Why continue doing this you ask, when I was obviously in over my head? Simply put, its the people. The people within this team along with my hard-headed compulsion to "get it down" kept me coming back. What's funny in thinking about where I was then compared to now is that while my stroke has improved somewhat and I am now involved in coaching this group of people, the people--some who've gone, some who are newer--are still the ones who keep me coming back! 

The fact that our team has grown to what it is today is the result of all the effort from people (past and present) who have poured their continual spirit and hearts into this team. This team isn't a finished product today just as it wasn't then.  Its a team that is constantly evolving because people come back. Moral of the story is that I'm glad I kept coming back. For those of you starting off this 2012 season whether as a 1st year newbie, 2nd year paddler, or straight-up vet, I'll say this--keep coming back, we've got great things coming up this season and it'll be worth it!
Brian
I remember my first practice back in 2006. It was early and I remember thinking "why am I here again?" I borrowed a PFD from the shed and grabbed this yellow 20 lb. wet log that resembled a paddle. We pushed off the beach and took off.  Only a few hundred meters into the warm up the burn already started creeping through my back and shoulders and we hadn't even made it to the bridge yet. We started the actual practice running endurance sets and some power sets, I don’t think I said one word from then on. I routinely pulled out after about a minute or two and at the end, maybe the last 10 mins, I was just along for the ride. When we finally got to the beach I was spent, I rinsed off then proceeded to my bag and sat on my towel. I had a glazed look on my face and Ceez asked me “you alright” I nodded not being able to muster many words. I got served a big piece of humble pie without any whipped cream, it was dry and didn’t taste good. 

The next morning my butt was sore, my lower back was pretty much useless, and my shoulders felt like I was hit by a bat. I ran into Ceez at work, and he said “well what did you think?” I told him it wasn’t that bad, and I felt fine but something tells me he didn’t believe me as he laughed quite maliciously. Next Saturday morning rolled around and it was decision time: either get up and go endure another painful practice or admit that something was too tough, get back in the warm covers of my comfortable bed, and go back to sleep. I don’t know if I’m just glutton for punishment, or something isn’t quite right upstairs, probably a little of both. Well I got up and went, and wouldn’t you know it, it wasn’t as bad and was maybe even a little fun. For me it was the challenge and friendship keeps you coming back for more. As you travel with the team you become stronger as a boat and as a family. Wins, losses, laughs, seeing things that can’t be repeated, only makes it worth it. All that time and energy you exert into the sport pays you back with bonds and experiences unequaled through other means. It’s an adrenaline rush, sometime a disappointment, good times and bad, but through it all I wouldn’t change a thing. It’s certainly not for everyone, it takes a good amount of commitment. To find out if you’re willing to endure that commitment, I would say to any newbie, give it 3 practices, force yourself to come to 3 consecutive practices. At the end of that time you’ll know whether you want to come back or not, and it’s OK either way, just give it a real shot, and don’t be discouraged from one practice. Your first practice is the worst, it will only get better from there. Lastly be lucky we don’t have the waterlogged old yellow paddles anymore, it’s much easier to pull the nicer grey owls the team provides now. See you on the water to kick your ass! MWAHAHAHAHA!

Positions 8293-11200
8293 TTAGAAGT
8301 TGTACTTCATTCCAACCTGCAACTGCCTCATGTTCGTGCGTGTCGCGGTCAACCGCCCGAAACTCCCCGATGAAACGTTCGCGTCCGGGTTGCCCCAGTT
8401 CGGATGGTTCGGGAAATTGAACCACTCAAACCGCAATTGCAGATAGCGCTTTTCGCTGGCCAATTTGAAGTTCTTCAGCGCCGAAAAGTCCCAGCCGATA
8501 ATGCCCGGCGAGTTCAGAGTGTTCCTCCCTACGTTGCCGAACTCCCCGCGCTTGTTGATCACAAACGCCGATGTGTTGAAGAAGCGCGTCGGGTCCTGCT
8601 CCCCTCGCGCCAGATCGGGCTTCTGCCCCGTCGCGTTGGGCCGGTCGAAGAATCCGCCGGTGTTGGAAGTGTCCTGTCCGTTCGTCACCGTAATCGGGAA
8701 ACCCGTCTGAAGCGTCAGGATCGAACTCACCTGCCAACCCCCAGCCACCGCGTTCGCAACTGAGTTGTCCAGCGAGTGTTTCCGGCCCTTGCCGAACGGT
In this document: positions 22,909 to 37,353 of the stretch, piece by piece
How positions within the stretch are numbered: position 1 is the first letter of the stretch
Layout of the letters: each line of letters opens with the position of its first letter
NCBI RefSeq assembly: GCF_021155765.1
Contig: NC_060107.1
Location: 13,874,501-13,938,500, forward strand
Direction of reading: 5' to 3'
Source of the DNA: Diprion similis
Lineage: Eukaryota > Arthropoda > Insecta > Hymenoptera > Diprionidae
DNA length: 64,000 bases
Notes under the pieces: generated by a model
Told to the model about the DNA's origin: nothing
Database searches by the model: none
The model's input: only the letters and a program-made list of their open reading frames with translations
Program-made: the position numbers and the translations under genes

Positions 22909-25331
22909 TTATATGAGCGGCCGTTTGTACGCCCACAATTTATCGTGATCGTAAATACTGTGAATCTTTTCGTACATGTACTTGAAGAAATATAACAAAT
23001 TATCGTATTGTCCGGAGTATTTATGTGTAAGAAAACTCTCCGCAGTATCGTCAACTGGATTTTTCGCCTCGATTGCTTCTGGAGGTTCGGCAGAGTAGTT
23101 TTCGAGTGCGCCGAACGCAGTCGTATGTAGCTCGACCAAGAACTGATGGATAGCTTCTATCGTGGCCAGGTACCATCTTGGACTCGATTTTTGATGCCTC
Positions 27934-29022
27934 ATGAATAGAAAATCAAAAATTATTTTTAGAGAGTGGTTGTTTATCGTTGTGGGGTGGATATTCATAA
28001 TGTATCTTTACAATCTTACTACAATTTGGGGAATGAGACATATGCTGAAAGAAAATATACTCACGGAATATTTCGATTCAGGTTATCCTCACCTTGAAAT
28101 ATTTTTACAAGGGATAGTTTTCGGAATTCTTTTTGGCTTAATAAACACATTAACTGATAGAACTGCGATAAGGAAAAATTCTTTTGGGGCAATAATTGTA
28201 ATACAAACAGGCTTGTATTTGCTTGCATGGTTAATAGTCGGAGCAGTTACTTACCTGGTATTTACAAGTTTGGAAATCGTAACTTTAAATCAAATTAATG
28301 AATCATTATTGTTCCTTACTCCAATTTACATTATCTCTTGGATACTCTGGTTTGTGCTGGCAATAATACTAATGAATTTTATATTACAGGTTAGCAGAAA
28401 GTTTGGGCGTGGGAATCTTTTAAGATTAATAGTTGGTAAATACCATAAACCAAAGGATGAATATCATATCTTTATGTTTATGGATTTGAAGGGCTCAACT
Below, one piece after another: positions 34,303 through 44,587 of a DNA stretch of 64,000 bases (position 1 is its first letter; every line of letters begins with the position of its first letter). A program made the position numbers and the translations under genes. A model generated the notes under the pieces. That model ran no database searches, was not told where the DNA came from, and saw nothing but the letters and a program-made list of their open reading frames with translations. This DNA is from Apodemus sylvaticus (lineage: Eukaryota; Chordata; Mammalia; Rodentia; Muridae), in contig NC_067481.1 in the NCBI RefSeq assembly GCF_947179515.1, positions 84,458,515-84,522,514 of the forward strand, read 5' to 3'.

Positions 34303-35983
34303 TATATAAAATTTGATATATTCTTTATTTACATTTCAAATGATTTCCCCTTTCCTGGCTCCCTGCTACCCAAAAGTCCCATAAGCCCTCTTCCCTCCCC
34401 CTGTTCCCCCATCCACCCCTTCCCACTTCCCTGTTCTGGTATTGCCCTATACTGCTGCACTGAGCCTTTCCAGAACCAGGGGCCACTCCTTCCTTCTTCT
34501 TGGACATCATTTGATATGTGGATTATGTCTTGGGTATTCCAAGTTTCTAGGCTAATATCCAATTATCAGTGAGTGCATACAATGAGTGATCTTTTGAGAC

Galen
Hah! I remember my first practice like it was yesterday. It was the weekend before tempe. We only had 1 boat and barely one at that time. The team barely had any time to teach me any basic commands or technique. Basically it was "just follow the guy as far front and across from you". Then the team went into race sets. 

It was an interesting practice of race starts and race pieces filled with powers and warps. What are warps you ask? Just imagine our "ups" at like 4x the speed. Yeah...that was a little hard to follow. After that, I wasn't sure if I was going to come back. I'm glad I did (and not just because if I didn't I probably wouldn't have seen any girls in my day to day life - aside from my mom.) 

Today, dragon boating has become an integral part of my lifestyle. My workouts have a sense of purpose. Work is now a vehicle which I use to fund my tournament and auction bidding habit. Meeting new people inevitably ends up with me groping them, and declaring "you sure can paddle!" Hmm...maybe that's not so smart. I should change things up - time to re-implement warps!